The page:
• Flights to Northern South America from the Southern US Miami to Bogota or Quito is only 11,000 British Airways miles each way, Miami to Lima is only 13,000 miles.
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  • Flights from Asian Hubs to more expensive locations. You can often get cheap airfares to China or Hong Kong, while tickets to many other locations in Asia remain expensive. So, you can fly to Hong Kong on a cash ticket and then spend 6,000 or fewer British Airways miles to make your way to Vietnam, Cambodia, Thailand, the Philippines, or many other destinations. Even more far-flung destination (like Bali) only require 10,000 or fewer miles each way.
  • A great way to see how many British Airways points it takes to book an award ticket is to use The Wandering Aramean’s Avios Calculator. It shows not only the number of points needed for a direct flight but also the number needed for common routes that require connections. He also has a mapping tool  that shows the Avios cost for all the nonstop flights from a chosen city.
  • AviosMappingToolResults.png

Domestic short distance awards

The major US frequent flyer programs now often charge fewer miles for shorter trips (within the US). All rates are for one-way regular priced (“saver”) awards, are not always available, and would be compared to the normal cost of 12,500 miles each way.


5,000 points for flights of less than 700 miles, 7,500 points for flights between 701 and 1,400 miles, and 10,000 points for flights between 1,401 and 2,100 miles. Amazingly, you can add a free stopover even with these low-priced awards, without spending any additional miles. For example, you could fly from Salt Lake City to LAX and then fly a few days later from LAX to San Diego, for a total of only 5,000 points.


7,500 points for flights of less than 500 miles.


As little as 5,000 points for short flights, but there is no fixed set of reward costs and distances.


10,000 points for flights of less than 700 miles.


7,500 points for (United) flights within a single region. Avianca divides the US into three regions, roughly East, West, and Central. Flights within these regions only require 7,500 points each way in coach and 15,000 miles each way in business. If you need to fly between the East Region and the Central Region, flights are 10,000 points each way, still cheaper than a typical domestic award ticket. You can often purchase Avianca miles for as little as 1.4 cents each, so buying points for a qualifying flight would cost $210. You can also transfer ThankYou and Marriott points to Avianca.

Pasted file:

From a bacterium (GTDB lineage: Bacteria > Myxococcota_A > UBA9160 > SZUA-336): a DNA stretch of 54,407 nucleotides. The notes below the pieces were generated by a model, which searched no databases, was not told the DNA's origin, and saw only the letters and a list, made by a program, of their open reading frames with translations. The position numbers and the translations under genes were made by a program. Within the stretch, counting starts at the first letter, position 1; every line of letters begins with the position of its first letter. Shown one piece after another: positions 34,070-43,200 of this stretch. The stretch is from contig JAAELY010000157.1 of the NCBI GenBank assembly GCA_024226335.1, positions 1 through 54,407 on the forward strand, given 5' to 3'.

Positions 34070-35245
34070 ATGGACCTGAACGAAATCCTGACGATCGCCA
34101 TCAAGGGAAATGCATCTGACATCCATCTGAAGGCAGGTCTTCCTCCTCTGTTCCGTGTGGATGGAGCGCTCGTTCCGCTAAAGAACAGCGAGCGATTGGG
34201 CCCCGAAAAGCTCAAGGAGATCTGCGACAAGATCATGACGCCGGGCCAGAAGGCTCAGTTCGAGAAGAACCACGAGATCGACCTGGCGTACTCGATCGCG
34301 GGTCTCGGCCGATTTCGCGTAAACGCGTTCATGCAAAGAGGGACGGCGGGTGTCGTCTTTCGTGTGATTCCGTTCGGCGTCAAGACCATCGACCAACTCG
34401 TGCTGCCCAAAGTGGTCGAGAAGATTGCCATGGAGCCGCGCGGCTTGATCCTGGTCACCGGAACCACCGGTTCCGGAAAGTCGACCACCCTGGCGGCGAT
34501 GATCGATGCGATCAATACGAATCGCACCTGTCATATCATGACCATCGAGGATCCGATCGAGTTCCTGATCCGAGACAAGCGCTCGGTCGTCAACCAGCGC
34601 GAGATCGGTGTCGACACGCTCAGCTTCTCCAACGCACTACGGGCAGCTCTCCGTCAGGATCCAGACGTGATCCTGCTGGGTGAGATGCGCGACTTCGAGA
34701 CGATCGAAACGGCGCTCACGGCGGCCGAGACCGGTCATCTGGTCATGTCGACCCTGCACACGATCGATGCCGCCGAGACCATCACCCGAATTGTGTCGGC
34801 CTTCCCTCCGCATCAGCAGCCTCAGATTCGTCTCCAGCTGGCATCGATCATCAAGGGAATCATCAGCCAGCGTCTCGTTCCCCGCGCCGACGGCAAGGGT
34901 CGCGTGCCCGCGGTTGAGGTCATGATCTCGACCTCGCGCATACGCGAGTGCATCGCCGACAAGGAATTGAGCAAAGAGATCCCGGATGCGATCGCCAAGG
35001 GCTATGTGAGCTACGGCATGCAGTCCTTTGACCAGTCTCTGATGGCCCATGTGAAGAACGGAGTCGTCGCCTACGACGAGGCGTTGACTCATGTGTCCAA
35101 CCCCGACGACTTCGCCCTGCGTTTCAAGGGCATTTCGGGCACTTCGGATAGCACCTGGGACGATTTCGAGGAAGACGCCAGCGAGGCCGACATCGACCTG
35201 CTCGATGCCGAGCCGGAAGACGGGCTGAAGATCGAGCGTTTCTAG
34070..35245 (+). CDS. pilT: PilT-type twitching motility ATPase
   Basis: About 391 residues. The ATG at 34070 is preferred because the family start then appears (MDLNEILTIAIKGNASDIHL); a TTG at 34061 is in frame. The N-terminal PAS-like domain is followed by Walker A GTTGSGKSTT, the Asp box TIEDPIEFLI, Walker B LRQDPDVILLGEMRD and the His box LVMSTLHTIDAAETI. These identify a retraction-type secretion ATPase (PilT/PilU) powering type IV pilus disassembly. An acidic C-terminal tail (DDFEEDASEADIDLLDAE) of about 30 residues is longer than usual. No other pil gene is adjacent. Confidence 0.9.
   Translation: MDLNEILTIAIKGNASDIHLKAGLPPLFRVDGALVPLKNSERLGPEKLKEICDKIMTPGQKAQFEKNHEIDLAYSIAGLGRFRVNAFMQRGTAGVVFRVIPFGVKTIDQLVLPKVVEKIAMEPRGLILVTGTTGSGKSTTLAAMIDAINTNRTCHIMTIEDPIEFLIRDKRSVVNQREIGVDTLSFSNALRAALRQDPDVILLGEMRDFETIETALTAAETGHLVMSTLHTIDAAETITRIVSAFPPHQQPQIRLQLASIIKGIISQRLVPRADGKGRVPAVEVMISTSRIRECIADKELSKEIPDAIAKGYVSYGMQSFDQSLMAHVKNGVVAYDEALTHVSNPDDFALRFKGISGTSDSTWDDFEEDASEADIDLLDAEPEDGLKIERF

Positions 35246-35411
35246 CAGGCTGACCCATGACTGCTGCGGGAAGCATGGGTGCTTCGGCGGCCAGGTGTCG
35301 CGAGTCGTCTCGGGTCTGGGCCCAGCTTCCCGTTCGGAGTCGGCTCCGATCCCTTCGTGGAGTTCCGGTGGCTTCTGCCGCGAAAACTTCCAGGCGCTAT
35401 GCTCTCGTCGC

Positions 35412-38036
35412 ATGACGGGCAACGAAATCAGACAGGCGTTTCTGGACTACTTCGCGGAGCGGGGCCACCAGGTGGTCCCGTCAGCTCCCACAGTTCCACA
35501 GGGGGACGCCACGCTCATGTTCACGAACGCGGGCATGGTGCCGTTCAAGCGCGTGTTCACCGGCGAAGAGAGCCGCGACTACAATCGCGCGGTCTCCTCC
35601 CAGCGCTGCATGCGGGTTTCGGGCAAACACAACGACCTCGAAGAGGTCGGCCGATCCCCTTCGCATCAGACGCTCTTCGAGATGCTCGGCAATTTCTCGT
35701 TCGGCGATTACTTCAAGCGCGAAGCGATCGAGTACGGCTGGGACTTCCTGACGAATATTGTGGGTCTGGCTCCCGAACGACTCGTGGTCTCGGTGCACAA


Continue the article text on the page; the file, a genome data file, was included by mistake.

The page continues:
If you are flying on American or Alaska Airlines, you have several other options for taking advantage of distance-based frequent flyer programs.  You can use any of the Oneworld distance-based programs (described below). 

For round trip flights, it is cheaper to use Iberia miles than the American Airlines short distance awards. Otherwise, American and Alaska’s short distance awards (on qualifying flights) require fewer miles than with the normal distance-based programs described below. But since American and Alaska don't always make their short distance awards available, these other distance-based programs can still sometimes be your cheapest option.

MileagePlus short distance awards

United Airlines also offers a short-distance award that you can use outside the United States (and with partner airlines).

For only 8,000 points, you can book an award ticket for any nonstop flight of less than 800 miles, as long as it stays within a single region. This is a great option for many flights within Central America, Europe, Africa, and Asia.

For example, here is the award chart for flights within Europe:


And to give you an idea of how far you can fly, here is the region that is within 800 miles of Paris:


American Airlines offers reduced prices on awards on domestic flights in many countries. For example, flights within Asia 1 (which includes Japan and Korea) normally require 12,500 miles each way. But any trips that stay within Japan only require 7,500 miles.

Discounted awards are available for domestic flights within Peru, Columbia, Ecuador, Argentina, Chile, Brazil, Finland, Spain, the UK, Germany, Russia, Jordan, India, Japan, Fiji, and Australia.

Virgin Atlantic requires small numbers of miles for short-distance flights in Europe. Flights of less than 600 miles are only 4,500 miles and flights between 601 and 1,249 miles are only 8,500 miles. Off-peak prices are even lower at 4,000 or 7,500 miles.